Jean Vanier began a worldwide movement in 1964. While living in northern France, Vanier invited two men, both intellectually disabled, to live with him. In time, what began as a gesture of friendship and hospitality, developed into nearly 150 residential communities around the world.
When I learned that the Templeton Prize committee selected Vanier for their annual award, the largest monetary award in the field of religion, I immediately looked at my office desk. I had ordered Vanier’s book Signs (Paulist, 2013) just the week before after reviewing a list of recent publications in theology and religious studies.
Rather than commenting extensively on the small paperback book—which, despite its relatively short length, has numerous gems of wisdom—I thought I might highlight a few passages and simply allow his words to encourage further reflection.
Here is a lovely passage on the relationship between Eucharist and community, and how sharing meals together can signify deeper intimacy between people:
In our societies, we need to discover small and joyful communities where people are welcomed to eat together, and gradually move toward the Eucharistic table—sign and presence of the poorest and weakest one of all, Jesus crucified. These places of humanity and communion are sources of life; they bring new hope. (66)
He continues, just a few lines later, with a poignant discussion of how caring for others can lead to mutual self-awareness:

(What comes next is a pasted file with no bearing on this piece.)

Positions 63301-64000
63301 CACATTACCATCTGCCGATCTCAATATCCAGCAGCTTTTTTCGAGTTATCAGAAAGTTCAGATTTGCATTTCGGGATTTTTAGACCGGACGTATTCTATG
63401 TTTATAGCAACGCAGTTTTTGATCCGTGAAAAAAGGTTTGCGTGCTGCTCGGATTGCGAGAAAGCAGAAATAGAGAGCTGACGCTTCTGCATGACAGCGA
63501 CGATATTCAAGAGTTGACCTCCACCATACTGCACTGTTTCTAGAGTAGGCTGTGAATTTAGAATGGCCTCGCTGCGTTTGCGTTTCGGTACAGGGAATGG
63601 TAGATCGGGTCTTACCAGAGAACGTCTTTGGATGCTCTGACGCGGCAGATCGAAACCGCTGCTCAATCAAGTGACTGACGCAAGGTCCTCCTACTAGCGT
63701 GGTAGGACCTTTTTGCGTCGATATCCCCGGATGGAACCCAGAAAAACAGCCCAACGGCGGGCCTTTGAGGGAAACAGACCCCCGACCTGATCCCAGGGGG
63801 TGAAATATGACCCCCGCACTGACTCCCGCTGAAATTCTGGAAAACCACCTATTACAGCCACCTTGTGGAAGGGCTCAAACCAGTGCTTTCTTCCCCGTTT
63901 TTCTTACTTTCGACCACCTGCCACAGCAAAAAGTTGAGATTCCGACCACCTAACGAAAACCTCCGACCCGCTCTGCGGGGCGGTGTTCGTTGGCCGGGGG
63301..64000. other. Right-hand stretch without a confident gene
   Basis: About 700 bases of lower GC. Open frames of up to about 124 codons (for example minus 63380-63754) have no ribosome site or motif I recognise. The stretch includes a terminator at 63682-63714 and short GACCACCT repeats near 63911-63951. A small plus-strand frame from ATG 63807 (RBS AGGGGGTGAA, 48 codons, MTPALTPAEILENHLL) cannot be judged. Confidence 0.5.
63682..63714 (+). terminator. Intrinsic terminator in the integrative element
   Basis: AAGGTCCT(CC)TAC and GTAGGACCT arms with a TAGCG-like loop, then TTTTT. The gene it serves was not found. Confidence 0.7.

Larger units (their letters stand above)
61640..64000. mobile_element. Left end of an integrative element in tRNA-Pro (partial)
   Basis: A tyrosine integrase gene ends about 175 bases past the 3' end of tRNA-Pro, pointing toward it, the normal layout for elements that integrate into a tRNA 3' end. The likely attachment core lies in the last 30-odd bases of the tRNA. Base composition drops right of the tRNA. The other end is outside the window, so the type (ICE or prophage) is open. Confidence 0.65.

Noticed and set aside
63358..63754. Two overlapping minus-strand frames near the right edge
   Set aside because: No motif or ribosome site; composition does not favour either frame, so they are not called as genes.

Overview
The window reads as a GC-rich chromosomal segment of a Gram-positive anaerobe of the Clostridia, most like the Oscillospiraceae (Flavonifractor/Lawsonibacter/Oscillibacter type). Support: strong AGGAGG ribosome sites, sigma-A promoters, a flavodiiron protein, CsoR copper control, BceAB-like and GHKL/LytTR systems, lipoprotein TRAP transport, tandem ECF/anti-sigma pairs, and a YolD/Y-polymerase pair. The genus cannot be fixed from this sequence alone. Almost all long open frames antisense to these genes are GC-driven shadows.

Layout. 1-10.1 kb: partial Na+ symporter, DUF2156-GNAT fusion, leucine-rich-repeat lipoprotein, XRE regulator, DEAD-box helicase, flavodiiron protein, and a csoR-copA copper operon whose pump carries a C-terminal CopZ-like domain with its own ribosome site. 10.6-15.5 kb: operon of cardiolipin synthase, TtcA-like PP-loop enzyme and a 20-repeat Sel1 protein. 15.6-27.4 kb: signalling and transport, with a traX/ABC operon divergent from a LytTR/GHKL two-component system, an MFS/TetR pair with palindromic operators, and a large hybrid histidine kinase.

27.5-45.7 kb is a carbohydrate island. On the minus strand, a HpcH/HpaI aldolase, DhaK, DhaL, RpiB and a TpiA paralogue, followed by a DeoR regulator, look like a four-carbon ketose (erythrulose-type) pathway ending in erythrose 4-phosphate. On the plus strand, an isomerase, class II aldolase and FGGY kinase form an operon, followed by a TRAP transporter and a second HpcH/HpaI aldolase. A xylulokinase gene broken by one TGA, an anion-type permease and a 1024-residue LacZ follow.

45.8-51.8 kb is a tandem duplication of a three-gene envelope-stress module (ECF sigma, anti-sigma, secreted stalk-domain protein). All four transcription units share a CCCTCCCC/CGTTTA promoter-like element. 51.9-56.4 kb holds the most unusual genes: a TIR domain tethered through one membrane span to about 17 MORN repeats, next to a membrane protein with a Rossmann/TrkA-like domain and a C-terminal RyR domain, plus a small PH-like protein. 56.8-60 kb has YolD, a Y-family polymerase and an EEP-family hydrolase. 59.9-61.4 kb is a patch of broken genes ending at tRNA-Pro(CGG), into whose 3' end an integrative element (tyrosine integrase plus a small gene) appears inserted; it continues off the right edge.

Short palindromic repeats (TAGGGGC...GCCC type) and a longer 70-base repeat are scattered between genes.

[A] sense of the body’s frailty can teach us to become part of another “body,” made up of small, vulnerable but interdependent communities. When the strong and the weak live together, a compassionate love is born: mutual help passes through weakened bodies. The strong help the old to get up and go to bed; they help those with a disability to shower, to shave, to get dressed. The weaker people awaken tenderness in the hearts of the stronger; they transform them into “real” people, capable of true compassion. The strong reveal to the weak their deepest human value. So each person, weak or strong, becomes someone uniquely valuable.
Finally, in a chapter on mystery, Vanier reflects on identifying the presence of God in the vulnerable:
We are discovering that those who are rejected by society on account of their weakness and their apparent uselessness are a presence of God. If we welcome them, they lead us progressively away from an over-competitive world where people need to accomplish great things, toward a world of hearts in communion, a simple and joyful life, where you accomplish little things with love. (82)
Meditations such as these deserve reflection over time. Vanier presents not advice for a moment, but guidance toward a way of living. I look forward to learning more from this loving, reverent man.